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a. Lacking energy or disinclined to exert effort; listless: feeling languid from a fever.
b. Slow-moving or weak in force: languid breezes.
2. Showing little or no vitality or animation: languid prose.
3. Characterized by or conducive to indolence or inactivity: a languid afternoon.
[French languide, from Latin languidus, from languēre, to be languid; see slēg- in Indo-European roots.]
American Heritage® Dictionary of the English Language, Fifth Edition. Copyright © 2016 by Houghton Mifflin Harcourt Publishing Company. Published by Houghton Mifflin Harcourt Publishing Company. All rights reserved.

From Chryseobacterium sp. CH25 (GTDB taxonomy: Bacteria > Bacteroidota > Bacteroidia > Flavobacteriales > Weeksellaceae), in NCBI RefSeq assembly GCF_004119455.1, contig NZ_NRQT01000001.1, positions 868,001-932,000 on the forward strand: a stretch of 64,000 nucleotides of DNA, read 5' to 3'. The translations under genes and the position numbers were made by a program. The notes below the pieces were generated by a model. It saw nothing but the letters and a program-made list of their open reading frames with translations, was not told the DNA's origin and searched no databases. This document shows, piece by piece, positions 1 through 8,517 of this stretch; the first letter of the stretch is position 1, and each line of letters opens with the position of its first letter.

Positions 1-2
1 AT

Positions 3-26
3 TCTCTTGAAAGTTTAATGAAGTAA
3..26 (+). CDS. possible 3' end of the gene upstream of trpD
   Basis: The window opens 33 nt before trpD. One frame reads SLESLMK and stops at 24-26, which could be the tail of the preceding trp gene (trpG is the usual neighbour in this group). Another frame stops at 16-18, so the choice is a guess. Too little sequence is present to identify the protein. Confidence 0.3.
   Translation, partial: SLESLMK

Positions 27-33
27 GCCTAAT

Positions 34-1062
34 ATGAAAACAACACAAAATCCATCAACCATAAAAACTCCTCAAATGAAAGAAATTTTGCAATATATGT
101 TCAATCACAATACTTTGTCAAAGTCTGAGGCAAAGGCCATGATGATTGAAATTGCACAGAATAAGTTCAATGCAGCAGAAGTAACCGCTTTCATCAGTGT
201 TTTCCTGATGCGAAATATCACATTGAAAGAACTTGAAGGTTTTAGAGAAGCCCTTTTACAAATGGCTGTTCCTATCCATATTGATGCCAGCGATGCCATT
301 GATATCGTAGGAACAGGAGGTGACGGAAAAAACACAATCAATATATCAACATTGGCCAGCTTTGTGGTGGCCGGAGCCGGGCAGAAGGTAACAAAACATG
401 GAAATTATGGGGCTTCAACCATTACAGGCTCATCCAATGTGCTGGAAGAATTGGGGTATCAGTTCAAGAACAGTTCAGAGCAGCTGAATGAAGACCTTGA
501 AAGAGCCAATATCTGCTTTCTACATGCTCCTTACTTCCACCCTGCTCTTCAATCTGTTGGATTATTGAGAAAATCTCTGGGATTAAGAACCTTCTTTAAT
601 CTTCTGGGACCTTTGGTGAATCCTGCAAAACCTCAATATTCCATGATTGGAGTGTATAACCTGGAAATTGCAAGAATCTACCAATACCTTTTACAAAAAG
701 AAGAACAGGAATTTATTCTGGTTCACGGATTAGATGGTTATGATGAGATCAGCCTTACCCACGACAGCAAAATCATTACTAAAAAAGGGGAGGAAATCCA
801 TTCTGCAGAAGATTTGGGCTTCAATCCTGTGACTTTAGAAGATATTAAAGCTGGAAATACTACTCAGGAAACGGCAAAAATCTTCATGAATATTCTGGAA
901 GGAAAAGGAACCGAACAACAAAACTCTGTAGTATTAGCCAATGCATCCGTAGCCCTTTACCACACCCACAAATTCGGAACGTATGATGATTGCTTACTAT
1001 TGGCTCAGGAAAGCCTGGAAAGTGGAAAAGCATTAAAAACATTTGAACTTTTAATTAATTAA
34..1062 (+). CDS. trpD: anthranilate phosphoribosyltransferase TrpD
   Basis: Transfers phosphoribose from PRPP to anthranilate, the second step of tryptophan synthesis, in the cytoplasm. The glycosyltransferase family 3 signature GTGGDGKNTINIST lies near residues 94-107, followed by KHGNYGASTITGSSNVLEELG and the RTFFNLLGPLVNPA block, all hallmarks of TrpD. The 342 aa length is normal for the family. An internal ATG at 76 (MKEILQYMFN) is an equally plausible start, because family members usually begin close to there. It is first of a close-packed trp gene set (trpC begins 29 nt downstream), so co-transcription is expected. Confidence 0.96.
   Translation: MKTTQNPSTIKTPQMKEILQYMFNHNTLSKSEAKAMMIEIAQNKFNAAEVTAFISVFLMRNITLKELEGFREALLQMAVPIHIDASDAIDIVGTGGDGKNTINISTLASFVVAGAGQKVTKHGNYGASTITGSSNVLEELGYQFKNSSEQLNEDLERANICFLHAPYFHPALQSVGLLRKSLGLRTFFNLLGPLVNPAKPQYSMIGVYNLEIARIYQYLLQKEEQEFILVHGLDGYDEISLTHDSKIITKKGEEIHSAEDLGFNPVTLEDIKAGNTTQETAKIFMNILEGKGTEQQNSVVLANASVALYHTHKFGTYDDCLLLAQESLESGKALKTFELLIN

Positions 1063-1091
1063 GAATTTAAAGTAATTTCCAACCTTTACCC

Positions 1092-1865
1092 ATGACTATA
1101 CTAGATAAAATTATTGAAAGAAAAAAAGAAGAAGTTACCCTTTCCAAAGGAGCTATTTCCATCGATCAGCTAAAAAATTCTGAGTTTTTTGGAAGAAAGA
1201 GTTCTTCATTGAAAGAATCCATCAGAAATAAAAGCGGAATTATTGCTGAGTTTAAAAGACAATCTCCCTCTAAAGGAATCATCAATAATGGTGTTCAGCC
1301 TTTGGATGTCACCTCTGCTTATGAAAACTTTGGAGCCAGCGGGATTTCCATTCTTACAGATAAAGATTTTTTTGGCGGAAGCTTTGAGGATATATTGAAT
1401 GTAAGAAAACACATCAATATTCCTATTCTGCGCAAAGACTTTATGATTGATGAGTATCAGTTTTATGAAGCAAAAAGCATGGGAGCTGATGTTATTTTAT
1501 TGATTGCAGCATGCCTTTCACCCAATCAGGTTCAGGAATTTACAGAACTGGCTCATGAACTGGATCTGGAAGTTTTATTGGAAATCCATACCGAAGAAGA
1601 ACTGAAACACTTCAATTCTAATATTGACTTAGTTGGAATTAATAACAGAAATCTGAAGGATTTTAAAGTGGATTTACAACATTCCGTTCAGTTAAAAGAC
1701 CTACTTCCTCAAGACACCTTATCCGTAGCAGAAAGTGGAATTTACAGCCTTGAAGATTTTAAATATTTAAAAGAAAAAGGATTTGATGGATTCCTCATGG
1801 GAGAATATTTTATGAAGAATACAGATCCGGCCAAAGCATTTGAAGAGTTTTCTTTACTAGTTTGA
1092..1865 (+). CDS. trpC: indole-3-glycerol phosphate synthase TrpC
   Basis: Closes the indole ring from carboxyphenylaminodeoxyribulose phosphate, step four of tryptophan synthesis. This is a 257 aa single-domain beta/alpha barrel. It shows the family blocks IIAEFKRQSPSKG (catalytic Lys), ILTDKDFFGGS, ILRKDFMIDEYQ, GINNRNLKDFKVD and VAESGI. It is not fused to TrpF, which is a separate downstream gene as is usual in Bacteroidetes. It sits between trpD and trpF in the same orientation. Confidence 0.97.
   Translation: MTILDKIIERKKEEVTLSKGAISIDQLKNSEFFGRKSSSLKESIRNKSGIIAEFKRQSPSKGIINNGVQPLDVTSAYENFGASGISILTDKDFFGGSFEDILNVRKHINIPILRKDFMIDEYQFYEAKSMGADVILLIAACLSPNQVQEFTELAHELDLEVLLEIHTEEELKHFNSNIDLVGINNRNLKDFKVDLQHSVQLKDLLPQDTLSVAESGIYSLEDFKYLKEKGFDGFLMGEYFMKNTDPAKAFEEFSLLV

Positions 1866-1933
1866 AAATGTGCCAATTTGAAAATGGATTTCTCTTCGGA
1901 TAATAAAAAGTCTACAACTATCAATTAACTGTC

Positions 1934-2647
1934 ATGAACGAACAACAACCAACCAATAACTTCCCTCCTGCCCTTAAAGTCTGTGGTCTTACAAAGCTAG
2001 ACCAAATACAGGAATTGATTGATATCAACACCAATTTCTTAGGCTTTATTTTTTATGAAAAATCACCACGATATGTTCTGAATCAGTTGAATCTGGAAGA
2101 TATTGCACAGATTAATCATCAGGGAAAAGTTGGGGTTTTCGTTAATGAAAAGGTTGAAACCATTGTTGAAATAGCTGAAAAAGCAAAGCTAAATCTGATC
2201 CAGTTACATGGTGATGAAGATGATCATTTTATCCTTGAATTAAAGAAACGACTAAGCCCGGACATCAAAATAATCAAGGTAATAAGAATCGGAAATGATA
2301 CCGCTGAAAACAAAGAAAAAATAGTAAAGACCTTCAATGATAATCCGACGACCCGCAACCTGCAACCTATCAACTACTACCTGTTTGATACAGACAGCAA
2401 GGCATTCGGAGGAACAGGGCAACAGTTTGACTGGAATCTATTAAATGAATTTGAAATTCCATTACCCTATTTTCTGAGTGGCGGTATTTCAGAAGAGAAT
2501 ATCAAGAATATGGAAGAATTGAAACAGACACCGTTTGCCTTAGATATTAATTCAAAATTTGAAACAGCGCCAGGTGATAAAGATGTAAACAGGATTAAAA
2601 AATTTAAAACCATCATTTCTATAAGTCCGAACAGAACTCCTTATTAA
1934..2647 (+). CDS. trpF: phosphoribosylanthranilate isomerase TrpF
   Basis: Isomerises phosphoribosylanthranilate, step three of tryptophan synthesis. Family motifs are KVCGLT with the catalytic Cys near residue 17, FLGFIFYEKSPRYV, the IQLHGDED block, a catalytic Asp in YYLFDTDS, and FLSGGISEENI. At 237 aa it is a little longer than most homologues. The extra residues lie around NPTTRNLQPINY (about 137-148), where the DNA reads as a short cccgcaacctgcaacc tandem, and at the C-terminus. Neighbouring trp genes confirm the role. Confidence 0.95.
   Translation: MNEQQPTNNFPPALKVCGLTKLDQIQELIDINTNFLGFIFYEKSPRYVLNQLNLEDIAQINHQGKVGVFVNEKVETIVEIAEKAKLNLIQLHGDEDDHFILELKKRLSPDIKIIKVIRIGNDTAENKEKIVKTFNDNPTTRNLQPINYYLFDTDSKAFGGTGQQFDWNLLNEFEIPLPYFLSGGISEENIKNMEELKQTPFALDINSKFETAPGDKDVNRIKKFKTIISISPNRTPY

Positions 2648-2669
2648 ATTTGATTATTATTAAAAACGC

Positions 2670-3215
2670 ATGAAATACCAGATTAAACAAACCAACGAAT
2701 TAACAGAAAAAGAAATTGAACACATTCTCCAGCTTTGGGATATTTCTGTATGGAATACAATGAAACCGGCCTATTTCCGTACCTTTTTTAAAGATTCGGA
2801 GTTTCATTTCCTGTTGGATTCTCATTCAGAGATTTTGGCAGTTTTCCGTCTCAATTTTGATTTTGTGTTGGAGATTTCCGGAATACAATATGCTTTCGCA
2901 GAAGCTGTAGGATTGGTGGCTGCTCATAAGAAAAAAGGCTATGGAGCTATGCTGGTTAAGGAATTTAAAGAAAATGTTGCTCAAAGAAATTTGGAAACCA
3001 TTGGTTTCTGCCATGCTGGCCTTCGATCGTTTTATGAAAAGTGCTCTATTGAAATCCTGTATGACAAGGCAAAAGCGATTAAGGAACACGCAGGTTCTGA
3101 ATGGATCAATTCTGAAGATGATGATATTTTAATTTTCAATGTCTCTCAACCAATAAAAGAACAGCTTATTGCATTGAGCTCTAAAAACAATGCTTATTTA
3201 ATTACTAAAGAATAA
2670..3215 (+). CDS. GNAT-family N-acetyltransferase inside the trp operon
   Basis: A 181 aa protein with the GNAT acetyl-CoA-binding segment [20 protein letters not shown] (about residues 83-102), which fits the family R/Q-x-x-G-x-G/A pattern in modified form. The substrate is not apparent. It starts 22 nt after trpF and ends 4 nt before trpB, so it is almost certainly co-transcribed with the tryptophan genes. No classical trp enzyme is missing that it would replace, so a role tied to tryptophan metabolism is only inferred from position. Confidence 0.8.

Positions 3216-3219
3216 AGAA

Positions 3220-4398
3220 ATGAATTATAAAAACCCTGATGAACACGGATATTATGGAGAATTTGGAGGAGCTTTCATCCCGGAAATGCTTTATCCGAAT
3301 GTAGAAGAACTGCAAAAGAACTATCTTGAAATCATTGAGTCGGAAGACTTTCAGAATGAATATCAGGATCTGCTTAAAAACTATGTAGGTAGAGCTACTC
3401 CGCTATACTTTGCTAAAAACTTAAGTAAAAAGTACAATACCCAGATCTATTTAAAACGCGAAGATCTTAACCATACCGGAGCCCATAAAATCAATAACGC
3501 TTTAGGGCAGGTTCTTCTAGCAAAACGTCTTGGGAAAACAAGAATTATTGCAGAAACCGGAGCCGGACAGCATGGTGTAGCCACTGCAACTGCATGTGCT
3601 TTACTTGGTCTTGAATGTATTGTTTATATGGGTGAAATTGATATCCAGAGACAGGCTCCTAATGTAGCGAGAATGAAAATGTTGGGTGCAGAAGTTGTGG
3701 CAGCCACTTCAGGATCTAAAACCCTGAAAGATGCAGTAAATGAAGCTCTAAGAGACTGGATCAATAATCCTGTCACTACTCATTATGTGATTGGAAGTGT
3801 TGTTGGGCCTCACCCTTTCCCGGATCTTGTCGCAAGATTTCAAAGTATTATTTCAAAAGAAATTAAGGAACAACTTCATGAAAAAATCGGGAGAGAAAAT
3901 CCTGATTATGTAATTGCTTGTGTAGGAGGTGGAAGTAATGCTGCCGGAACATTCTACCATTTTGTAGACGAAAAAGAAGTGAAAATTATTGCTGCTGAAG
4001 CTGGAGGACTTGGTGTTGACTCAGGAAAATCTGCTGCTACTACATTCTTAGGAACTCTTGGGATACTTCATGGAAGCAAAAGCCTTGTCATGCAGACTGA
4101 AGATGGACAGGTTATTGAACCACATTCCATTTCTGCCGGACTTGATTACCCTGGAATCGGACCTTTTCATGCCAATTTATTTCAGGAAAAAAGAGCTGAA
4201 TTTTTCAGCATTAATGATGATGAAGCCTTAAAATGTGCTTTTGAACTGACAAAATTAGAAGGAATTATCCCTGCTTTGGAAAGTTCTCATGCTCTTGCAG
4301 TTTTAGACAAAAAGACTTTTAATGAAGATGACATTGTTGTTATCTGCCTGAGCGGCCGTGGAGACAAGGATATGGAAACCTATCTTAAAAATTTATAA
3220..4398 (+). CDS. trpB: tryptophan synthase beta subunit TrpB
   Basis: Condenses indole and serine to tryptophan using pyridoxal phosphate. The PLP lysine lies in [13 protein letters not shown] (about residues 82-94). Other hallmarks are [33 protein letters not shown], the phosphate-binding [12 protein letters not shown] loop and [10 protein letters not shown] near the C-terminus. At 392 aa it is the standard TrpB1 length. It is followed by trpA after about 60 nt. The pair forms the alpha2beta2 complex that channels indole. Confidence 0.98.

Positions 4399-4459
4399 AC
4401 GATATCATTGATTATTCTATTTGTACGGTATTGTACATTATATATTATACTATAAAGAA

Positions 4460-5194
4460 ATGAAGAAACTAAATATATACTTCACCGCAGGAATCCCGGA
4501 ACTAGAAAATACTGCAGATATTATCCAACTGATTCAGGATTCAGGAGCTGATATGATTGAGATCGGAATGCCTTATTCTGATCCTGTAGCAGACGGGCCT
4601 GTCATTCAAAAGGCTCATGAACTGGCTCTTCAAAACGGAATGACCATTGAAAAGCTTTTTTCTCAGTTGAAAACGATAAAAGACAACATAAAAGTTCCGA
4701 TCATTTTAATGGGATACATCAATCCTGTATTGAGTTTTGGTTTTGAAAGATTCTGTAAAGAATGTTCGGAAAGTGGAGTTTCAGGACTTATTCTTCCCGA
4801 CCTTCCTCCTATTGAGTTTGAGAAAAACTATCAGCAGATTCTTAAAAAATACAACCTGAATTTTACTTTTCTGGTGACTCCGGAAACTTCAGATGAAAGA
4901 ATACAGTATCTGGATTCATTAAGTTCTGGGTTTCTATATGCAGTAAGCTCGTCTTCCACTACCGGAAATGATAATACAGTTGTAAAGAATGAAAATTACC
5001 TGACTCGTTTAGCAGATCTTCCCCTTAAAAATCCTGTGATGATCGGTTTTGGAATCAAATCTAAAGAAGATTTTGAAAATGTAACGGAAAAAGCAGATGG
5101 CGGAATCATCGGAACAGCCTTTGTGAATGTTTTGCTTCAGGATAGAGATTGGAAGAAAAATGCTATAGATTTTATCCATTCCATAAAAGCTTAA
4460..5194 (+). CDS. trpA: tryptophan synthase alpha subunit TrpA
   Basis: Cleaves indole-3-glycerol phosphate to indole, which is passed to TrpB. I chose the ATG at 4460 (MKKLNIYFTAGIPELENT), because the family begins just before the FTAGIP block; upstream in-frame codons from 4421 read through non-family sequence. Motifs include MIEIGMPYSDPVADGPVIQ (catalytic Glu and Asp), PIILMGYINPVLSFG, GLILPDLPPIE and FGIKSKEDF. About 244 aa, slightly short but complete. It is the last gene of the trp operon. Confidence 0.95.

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The American Heritage® Roget's Thesaurus. Copyright © 2013, 2014 by Houghton Mifflin Harcourt Publishing Company. Published by Houghton Mifflin Harcourt Publishing Company. All rights reserved.
languidness[ˈlæŋgwɪdnɪs] N → languidez f
Collins Spanish Dictionary - Complete and Unabridged 8th Edition 2005 © William Collins Sons & Co. Ltd. 1971, 1988 © HarperCollins Publishers 1992, 1993, 1996, 1997, 2000, 2003, 2005
Collins German Dictionary – Complete and Unabridged 7th Edition 2005. © William Collins Sons & Co. Ltd. 1980 © HarperCollins Publishers 1991, 1997, 1999, 2004, 2005, 2007
n. languidez, decaimiento.
English-Spanish Medical Dictionary © Farlex 2012